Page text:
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Building trust in leadership


Like any good relationship, the root of its success is based on trust. Without trust, nothing works.

It doesn’t matter if you buy the fanciest uniforms, give your employees all the free food and beer in the world, without trust, none of it matters. Many managers make the mistake of equating employee engagement with employee happiness, but it’s so much more than that.

As an employee, you could be happy at work, but if you do not receive enough recognition, feedback, or have any opportunities for personal growth, you will never be engaged. In my previous installments, I raised the issue of core values as key determinants of leadership style. I will in this installment explore one key value that leaders must nurture at the workplace and that is “trust”

Moral decay

If employees trust you, and they perceive that what you’re doing is honestly in their best interest, and that you mean well, and have good intentions, then they will be engaged, and ready to perform. Unfortunately, there are way too many employers who either don’t get this, or realize how awful their company and brand is, and choose to hide it from employees. Particularly in Zimbabwe, this trait or quality of “Trust” seems to have vanished in our leadership, partly due to the debilitating effects of economic meltdown or just mere moral decadence fallen on our society.
Whatever the case might be, a lot of people also don’t realize how similar our relationships are with coworkers as they are with our significant others. It should be noted that if in your romantic relationships, trust is the most important thing, and is the core foundation of any healthy, long lasting relationship, so is the same for work situation.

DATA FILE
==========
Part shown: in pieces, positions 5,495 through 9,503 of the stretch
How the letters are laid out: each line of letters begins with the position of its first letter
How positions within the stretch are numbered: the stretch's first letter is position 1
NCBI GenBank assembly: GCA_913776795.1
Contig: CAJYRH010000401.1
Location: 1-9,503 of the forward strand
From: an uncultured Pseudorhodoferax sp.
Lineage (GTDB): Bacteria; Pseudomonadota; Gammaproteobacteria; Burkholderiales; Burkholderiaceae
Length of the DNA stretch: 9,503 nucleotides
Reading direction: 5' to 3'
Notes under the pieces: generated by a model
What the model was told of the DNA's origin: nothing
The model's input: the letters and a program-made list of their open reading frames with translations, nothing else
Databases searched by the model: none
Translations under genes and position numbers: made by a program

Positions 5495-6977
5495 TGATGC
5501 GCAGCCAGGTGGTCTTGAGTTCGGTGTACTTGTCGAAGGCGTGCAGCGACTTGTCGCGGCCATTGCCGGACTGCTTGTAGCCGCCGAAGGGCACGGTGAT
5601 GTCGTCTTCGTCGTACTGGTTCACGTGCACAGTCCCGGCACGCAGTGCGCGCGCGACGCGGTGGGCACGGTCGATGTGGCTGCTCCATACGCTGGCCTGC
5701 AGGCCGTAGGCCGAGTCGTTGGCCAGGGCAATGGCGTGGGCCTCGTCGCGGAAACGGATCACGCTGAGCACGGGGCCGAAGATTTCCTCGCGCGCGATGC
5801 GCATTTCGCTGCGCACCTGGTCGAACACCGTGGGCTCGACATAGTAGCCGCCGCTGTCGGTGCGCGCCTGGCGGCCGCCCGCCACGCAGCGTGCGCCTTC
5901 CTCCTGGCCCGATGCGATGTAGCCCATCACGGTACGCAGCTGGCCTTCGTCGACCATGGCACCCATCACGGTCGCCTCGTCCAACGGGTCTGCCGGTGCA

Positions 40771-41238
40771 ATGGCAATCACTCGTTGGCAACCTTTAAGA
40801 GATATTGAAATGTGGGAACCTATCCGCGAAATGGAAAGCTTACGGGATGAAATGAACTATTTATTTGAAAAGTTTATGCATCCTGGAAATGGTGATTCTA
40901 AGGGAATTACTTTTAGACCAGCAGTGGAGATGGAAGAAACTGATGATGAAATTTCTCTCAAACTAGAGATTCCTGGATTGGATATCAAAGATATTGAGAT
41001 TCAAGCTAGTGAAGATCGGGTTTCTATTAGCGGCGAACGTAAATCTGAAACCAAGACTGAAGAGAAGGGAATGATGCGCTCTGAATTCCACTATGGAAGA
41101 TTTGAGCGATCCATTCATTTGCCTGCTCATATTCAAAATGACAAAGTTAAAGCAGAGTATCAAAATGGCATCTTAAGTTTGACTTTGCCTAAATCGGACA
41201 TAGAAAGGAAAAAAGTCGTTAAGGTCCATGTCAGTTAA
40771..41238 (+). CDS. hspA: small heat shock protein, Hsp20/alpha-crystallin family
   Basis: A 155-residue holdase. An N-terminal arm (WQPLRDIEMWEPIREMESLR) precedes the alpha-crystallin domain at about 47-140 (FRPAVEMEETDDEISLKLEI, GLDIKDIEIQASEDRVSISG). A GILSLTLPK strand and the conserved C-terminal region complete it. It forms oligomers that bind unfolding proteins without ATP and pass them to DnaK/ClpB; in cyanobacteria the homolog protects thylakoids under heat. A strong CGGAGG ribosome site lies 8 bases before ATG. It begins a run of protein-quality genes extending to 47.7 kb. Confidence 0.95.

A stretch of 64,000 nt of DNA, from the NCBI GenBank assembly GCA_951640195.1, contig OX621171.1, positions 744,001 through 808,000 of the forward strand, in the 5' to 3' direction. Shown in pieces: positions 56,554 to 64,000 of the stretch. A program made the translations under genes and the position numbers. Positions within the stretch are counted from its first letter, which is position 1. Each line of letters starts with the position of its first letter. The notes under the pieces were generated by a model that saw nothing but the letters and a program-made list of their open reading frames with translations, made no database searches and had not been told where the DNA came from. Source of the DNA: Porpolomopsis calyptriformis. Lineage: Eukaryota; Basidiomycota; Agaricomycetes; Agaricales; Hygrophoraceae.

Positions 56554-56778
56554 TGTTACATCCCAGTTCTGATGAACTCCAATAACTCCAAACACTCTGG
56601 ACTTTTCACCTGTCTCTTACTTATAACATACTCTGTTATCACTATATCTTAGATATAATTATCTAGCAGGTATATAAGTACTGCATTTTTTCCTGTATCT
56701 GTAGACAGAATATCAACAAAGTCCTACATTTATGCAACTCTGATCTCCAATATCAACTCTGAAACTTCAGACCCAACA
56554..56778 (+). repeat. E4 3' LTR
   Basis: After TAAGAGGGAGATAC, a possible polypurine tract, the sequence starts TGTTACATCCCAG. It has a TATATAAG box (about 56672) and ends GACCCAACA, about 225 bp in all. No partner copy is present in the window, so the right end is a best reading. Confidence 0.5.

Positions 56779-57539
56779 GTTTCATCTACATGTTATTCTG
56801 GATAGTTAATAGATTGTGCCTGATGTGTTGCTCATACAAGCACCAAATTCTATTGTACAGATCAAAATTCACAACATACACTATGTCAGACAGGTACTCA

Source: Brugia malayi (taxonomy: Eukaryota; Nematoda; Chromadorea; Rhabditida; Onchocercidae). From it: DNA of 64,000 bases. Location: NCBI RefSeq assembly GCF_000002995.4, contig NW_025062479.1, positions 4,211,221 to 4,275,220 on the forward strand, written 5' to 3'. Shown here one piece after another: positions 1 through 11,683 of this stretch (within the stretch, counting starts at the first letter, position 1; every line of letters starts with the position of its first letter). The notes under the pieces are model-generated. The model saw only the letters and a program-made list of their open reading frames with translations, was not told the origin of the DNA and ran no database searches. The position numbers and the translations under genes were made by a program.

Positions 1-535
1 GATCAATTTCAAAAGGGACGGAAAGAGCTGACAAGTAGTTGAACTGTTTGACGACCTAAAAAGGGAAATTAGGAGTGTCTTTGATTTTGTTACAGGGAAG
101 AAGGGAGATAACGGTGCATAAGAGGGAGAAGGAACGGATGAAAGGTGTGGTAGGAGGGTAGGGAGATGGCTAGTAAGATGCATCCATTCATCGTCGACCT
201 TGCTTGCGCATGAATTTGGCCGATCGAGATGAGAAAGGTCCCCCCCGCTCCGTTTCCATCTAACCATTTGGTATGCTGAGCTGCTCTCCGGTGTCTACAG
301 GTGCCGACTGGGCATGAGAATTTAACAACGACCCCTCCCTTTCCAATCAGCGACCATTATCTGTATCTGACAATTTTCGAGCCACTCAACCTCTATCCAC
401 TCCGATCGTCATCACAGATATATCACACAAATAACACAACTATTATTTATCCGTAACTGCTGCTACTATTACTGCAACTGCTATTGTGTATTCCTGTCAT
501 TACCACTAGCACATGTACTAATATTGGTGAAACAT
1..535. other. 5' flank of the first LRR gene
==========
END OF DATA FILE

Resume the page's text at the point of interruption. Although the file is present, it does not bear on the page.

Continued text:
Building trust at the workplace

There are several ways that an employer can build trust among his team, but the most important thing when trying to build trust, by far, is to be real and sincere. Just a word of caution: “Seriously, don’t even try to fake it, you will get caught, because it’s blatantly obvious, and it will completely backfire on you. If you’re not ready to do it properly, don’t do it at all.” What I mean by this, is they won’t trust you unless you show them that you trust them first. Once you do this, they’ll be much more open to trusting you.

Show true passion for your work

A lot of our leaders have a tendency of faking passion, but this is not sustainable and soon your people will be able to tell that it’s fake. If you’re not passionate about what you are doing, how can you expect to motivate an entire team? When you show your passion to the other employees, they’ll be able to tell, and you should be communicating that passion to them. Try explaining to your employees why you’re so passionate, and how they could potentially become as passionate as you.

Share your knowledge

Being knowledgeable about your industry or product instills trust in your team, because it shows them that you actually know what you’re talking about. Once they know that you know what you’re talking about, they’ll be more comfortable turning to you for questions and decisions.